Section 6.4303. Property
subject to warrant.
A search warrant may
apply only to the following:
(1) property, of which the law prohibits possession;
(2) property stolen or taken under false pretenses or embezzled, or found and fraudulently appropriated;
(3) a forged instrument or counterfeit coin intended for passing or an instrument or material for making them;
(4) arms or munitions prepared for insurrection or riot;
(5) property needed as evidence or otherwise in the trial of an accused; or
(6) property designed, or intended for use, in the commission of an offense.
Section 6.4304. Procedure.
A person who seeks
issuance of a search warrant personally appears before the Court and makes
application setting forth the grounds for issuance. The Court may receive
a supporting statement under oath. The application and statement may be
either written or oral. If the Court finds practicable, it places an oral
application in writing for signature and oath by the person making it. If
the Court is satisfied that grounds for the application exist or that there is
probable cause to find that they exist, it issues a search warrant identifying
the property and naming or describing the person or place for
Section 6.4305. Time of execution and return.
A search warrant orders a
police officer to search the person or place named for the stated property.
A warrant orders service in the daytime, except that, if an application
for warrant or a statement under oath in support of the application state with
certainty that the property is on the person or in the place for search, the
warrant may direct execution at any time. A warrant designates that the
Court will receive return of the warrant. It designates the period for execution
and return of the warrant which does not exceed ten days.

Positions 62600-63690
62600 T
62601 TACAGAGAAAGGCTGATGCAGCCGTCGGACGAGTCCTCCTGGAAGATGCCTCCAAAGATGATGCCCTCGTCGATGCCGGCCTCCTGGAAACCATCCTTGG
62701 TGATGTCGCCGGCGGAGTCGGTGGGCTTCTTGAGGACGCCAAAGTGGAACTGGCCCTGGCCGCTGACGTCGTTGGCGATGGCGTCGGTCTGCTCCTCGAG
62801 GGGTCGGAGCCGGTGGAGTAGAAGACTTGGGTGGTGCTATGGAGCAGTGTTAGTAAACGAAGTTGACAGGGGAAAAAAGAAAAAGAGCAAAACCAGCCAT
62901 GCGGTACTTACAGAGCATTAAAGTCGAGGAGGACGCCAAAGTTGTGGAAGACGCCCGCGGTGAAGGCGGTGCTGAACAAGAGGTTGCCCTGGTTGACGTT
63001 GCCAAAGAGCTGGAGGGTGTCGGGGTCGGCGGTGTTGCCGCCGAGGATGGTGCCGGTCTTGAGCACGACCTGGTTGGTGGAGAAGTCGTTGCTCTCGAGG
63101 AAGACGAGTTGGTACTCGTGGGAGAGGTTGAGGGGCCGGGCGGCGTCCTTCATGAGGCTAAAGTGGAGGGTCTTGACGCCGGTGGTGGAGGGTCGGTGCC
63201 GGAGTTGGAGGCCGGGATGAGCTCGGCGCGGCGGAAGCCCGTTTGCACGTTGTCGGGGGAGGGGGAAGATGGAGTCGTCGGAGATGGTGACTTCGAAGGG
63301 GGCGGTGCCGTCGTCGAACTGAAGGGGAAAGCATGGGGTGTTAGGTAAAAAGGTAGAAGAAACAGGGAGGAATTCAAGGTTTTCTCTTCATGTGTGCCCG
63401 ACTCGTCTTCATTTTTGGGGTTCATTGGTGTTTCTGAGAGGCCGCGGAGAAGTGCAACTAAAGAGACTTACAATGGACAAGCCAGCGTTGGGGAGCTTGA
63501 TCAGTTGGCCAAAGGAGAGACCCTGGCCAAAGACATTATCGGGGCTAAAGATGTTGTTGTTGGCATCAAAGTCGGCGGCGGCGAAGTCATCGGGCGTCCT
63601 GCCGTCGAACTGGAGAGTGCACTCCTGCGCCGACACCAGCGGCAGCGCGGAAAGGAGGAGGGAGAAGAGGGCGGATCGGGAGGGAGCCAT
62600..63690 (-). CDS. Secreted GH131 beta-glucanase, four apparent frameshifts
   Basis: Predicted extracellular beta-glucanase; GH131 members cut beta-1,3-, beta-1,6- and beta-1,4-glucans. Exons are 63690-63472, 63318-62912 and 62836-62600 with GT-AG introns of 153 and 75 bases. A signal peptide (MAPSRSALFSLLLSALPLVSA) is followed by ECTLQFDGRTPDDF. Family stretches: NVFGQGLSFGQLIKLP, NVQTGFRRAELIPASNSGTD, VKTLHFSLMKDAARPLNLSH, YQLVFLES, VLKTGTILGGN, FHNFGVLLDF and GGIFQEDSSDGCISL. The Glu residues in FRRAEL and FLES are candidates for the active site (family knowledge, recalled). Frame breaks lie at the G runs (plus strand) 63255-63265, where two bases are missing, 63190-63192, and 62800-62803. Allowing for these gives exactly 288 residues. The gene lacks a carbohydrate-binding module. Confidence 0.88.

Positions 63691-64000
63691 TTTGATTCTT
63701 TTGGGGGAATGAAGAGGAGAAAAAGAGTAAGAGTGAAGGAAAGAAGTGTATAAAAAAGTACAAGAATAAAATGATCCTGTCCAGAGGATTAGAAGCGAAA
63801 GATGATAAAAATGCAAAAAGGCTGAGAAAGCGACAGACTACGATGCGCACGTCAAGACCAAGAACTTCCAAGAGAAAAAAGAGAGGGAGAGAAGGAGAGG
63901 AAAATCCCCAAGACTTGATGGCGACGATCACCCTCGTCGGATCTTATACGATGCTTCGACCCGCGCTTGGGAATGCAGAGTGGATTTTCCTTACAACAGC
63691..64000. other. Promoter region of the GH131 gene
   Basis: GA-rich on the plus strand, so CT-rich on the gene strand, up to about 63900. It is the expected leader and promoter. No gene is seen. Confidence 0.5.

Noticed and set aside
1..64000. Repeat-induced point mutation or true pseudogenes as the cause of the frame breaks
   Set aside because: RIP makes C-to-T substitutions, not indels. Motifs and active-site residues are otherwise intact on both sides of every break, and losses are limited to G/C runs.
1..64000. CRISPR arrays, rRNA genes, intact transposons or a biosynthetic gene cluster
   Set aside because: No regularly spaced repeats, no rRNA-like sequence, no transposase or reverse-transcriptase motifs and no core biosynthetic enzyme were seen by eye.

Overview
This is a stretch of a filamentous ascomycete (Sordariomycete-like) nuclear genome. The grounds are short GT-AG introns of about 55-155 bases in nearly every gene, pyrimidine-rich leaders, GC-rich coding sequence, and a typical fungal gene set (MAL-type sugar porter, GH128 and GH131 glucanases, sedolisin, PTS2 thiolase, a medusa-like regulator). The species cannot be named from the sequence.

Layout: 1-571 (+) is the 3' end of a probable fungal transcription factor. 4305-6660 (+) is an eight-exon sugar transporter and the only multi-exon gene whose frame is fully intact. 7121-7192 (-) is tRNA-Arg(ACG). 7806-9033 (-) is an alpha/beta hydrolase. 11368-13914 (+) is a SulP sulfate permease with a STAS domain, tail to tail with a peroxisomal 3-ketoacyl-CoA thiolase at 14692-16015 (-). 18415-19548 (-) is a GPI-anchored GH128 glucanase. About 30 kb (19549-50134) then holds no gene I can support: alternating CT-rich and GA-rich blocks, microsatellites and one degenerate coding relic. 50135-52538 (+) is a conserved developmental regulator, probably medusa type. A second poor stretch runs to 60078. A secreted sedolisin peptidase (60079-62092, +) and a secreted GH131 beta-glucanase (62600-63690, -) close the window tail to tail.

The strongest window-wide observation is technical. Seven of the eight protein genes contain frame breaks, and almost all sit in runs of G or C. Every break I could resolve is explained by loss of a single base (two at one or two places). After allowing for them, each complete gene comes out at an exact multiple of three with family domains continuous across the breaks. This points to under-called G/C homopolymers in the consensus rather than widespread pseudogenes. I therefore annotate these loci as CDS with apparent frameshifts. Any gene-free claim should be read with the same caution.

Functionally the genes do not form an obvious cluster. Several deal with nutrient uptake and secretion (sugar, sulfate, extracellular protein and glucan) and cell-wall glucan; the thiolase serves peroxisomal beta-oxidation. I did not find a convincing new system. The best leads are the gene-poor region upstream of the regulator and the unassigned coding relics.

Section 6.4306. Execution and return of warrant.
(1) The person seizing property pursuant to a search warrant gives to the person from whom or from whose premises he seized the property a copy of the warrant and a receipt for the seized property or leaves the copy and receipt at the place from which he seized the property.
(2) Promptly following completion of the search, the person executing a search warrant writes on the warrant a signed statement of action taken pursuant to the warrant, showing the date of the search, the person or place searched, and the person to whom he gave a copy of the warrant and a receipt for the property taken or the place where he left the copy and receipt. He delivers to the Court the warrant, with a written inventory of property taken, and the property seized.
(3) The seizing person writes the inventory in the presence of the applicant for the warrant and the person from whose possession or premises he seized the property, or in the presence of at least one credible person other than the applicant for the warrant or the person from whose possession or premises he seized the property following the seizing person's signed sworn statement that the inventory is a true account of all property seized by him pursuant to the warrant. Upon return of a search warrant and a request the Court provides a copy of an inventory to the person from whom or from whose premises the executing person seized the property and to the applicant for the warrant.